Biblical Perspectives on Unborn Children
The Bible teaches human beings are made in the image of God (Genesis 1:27; James 3:9). Not just Adam and Eve, but each individual since has been personally created by God (Malachi 2:10). Personhood is never measured by age, stage of development, or mental, physical, or social skills (Exodus 4:11).
Can we tell the moment of each person’s creation by God? Science offers a clear answer that perfectly complements the teaching of Scripture. Dr. Alfred M. Bongiovanni, professor of obstetrics at the University of Pennsylvania, states, “I have learned from my earliest medical education that human life begins at the time of conception. I submit that human life is present throughout this entire sequence from conception to adulthood and that any interruption at any point throughout this time constitutes a termination of human life.” Speaking of the early stages of a child’s development in the womb, Professor Bongiovanni says, “I am no more prepared to say that these early stages represent an incomplete human being than I would be to say that the child prior to the dramatic effects of puberty is not a human being. This is human life at every stage.”
Dr. Jerome LeJeune, genetics professor at the University of Descartes in Paris, states, “after fertilization has taken place a new human being has come into being.” He says this “is no longer a matter of taste or opinion. Each individual has a very neat beginning, at conception.”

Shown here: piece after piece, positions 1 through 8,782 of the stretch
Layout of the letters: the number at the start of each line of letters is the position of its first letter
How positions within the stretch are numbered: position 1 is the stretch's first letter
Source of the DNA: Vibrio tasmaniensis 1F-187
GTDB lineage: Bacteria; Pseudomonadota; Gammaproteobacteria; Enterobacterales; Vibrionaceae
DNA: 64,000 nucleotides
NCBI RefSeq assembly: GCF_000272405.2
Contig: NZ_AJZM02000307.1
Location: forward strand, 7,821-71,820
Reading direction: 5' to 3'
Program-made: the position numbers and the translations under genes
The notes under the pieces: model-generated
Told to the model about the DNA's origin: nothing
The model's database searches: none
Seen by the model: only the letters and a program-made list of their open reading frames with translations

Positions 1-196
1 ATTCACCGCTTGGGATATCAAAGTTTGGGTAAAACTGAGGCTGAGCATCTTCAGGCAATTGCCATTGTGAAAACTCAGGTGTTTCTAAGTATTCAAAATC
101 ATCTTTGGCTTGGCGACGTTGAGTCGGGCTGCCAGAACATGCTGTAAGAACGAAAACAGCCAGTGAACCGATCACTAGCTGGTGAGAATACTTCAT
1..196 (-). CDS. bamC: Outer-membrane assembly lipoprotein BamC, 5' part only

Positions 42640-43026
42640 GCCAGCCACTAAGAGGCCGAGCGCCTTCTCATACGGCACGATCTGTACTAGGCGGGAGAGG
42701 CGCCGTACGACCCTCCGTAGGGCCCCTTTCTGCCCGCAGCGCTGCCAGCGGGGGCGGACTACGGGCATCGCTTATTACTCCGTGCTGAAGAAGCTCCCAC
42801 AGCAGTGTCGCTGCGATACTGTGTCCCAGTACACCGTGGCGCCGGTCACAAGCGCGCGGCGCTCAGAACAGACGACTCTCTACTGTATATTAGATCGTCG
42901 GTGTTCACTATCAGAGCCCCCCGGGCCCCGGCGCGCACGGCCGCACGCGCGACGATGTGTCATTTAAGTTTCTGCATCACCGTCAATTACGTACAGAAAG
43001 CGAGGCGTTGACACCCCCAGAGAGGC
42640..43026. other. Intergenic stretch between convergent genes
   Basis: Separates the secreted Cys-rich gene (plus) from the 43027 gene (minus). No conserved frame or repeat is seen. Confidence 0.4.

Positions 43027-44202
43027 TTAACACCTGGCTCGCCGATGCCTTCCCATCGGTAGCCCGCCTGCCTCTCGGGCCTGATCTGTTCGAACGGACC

Professor Micheline Matthews-Roth of Harvard University Medical School argues, “It is scientifically correct to say that an individual human life begins at conception.”
Every indication is that the moment of each person’s creation is the moment of his conception. Before that moment the individual (with his unique DNA) did not exist, and from that moment he does.
The Bible gives theological certainty to this biological evidence. Job graphically described the way God created him before he was born (Job 10:8-12). The person in the womb was not something that might become Job, but someone who was Job, simply a younger smaller version of the same man. To Isaiah God said, “This is what the LORD says: he who made you, who formed you in the womb” (Isaiah 44:2). Isaiah was not just a “potential person” but an actual person while in his mother’s womb.
Psalm 139:13-16 paints a graphic picture of the intimate involvement of God with a preborn person. God created David’s “inmost being,” his soul, not at birth but before birth. David says to his Creator, “You knit me together in my mother’s womb.” Each person, regardless of his parentage or handicap, has been personally knitted together by God in the womb. All the days of his life have been planned out by God before any have taken place (Psalm 139:16).
Every person sinned “in Adam,” and is therefore a sinner from the moment his life begins (Romans 5:12-19). David says he was not simply a sinner from birth, but “sinful from the time my mother conceived me” (Psalm 51:5). Who but an actual person can have a sin nature? Rocks, trees, animals, and human tissue do not have moral natures. Morality can be ascribed only to a person. That there is a sin nature at the point of conception proves there must be a person present at the point of conception.